W. T Ratliff and J. M. Sullivan, citizens of Hinds county and taxpayers of the state, appellees in one of the above-styled causes, prayed for and obtained an injunction against J. W Powers, secretary of state, restraining him from acting upon certain petitions filed by certain electors of the state seeking to have approved by vote of the people certain acts of the legislature known as House Bill No. 264, and House Bill No. 255, the first being an act to promote temperance, to restrict the consumption of intoxicating liquors in this state, to prevent shipments and the delivery thereof in the state, to restrict the quantity of liquor that may be received or possessed, and otherwise provide for state-wide prohibition in Mississippi; the other act being an act to promote temperance and to suppress the evils of intemperance, and to prevent liquor advertisements and the circulation of price lists, order blanks, and other matter for the purpose of inducing or securing orders for liquor, bitters, and drinks in this state. A separate and similar bill of complaint was filed by J. M. Cade, appellee herein in the other of the above-styled causes, and both cases were by agreement argued and submitted together. Without setting out the allegations of the bills of complaint in detail, it is claimed that House Concurrent Resolution No. 24, appearing as chapter 520 of the Laws of 1914, styled "A concurrent resolution proposing an amendment to section 33 of the Constitution of Mississippi providing for initiative and referendum," and inserted in the Constitution by the legislature of 1916 as Senate Concurrent Resolution No. 18, styled "A concurrent resolution to insert in the Constitution of the state of Mississippi an amendment providing for initiative and referendum," was not legally submitted and was not legally adopted as a part of the Constitution for various reasons alleged in the bill, one of which is the averment that the said amendment did not receive the necessary majority of the qualified electors voting at the general election on November 3, 1914; that the said amendment is now no part of the Constitution, and that the people of the state have no right to have referred for their approval any statute passed by the legislature; that the petitions of the electors seek to have referred to a vote of the people the liquor laws passed by the legislature of 1914, and in the bill presented by Mr. Cade, the act passed by the legislature of 1916, chapter 99, for the conservation and protection of game and fish, providing for the department of game and fish, for the appointment of game wardens, and otherwise regulating hunting and killing of game in the state; that the secretary of state, unless restrained, will proceed unlawfully to have referred to a vote of the people the several acts of the legislature mentioned, and in doing so will incur needless and unnecessary expense, and the holding of such illegal referendum will inflict an irreparable injury upon the complainants and, arouse the enmity and passions of the qualified electors of the state arrayed upon the one side or the other of the questions so presented at the election. Complainants W. T. Ratliff and J. M. Sullivan seek to maintain their joint bill as taxpayers. Mr. Cade, in addition to the claim of being a taxpayer, avers that he is the game and fish warden for Hinds county, and as such is entitled to the office and the emoluments thereof without interruption. The bills of complaint were duly answered by appellant, proof taken, and the causes submitted to the chancellor upon the pleadings, proof, and motion to dissolve the temporary injunction issued. The chancellor overruled the motion to dissolve and granted an appeal to the supreme court to settle the principles of the case. The record shows that in pursuance of the initiative and referendum amendment to the Constitution the maximum number of qualified electors petitioned for a reference of the several acts mentioned to a vote of the people; that the petitions were received and filed by the secretary of state, and this official was preparing to have a referendum on the several acts at the general election to be held on the 5th day of November of the present year when he was restrained from further action by the temporary injunction which the chancellor granted and which he declined to dissolve upon motion.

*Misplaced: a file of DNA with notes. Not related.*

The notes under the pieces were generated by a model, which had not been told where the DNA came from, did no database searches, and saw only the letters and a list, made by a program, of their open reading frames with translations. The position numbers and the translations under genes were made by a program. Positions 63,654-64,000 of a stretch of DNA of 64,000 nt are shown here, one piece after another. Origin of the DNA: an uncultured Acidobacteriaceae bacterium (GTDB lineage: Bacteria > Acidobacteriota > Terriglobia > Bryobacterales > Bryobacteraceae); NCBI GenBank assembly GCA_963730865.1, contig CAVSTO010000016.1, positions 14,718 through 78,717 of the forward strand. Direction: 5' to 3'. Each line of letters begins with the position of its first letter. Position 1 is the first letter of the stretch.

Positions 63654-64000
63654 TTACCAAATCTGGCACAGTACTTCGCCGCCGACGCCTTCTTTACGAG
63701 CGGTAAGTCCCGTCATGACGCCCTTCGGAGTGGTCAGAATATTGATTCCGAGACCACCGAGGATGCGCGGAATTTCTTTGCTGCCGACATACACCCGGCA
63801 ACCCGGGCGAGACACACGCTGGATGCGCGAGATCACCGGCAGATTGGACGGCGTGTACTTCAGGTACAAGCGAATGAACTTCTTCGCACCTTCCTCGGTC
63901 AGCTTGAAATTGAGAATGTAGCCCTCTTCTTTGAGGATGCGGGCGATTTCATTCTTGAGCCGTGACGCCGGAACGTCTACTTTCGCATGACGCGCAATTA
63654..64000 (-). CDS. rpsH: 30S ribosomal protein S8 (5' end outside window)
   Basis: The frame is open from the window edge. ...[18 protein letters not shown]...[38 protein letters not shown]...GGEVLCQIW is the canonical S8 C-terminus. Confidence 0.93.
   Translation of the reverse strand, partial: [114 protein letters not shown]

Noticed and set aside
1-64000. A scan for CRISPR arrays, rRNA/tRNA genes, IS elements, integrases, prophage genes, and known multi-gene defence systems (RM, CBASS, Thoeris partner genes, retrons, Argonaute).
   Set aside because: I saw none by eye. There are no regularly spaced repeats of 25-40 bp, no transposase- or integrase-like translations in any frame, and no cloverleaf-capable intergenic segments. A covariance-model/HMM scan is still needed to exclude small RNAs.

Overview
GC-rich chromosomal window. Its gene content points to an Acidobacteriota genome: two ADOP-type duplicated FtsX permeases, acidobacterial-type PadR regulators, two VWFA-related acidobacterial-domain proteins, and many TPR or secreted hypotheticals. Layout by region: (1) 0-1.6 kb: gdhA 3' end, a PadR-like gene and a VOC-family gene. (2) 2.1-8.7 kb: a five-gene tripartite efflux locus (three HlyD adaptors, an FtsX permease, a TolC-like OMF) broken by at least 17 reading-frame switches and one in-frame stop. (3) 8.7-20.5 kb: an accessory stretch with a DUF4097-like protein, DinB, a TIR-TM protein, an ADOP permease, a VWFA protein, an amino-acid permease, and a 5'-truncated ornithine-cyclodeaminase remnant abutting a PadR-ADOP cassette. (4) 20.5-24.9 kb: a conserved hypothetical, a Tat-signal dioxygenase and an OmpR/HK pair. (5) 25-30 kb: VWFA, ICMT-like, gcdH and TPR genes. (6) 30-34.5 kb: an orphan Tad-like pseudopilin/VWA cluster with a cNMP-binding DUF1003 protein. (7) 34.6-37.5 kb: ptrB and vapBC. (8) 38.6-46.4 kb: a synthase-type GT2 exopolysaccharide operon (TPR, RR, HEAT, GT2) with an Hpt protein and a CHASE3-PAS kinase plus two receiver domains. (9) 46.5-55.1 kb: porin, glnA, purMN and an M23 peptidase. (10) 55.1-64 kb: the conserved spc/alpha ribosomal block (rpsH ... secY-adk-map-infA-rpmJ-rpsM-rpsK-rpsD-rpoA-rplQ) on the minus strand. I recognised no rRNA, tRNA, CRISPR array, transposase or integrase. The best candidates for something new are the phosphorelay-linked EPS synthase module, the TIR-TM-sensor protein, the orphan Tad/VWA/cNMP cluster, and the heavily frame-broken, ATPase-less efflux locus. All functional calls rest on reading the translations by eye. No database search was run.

Decree reversed, and cause remanded.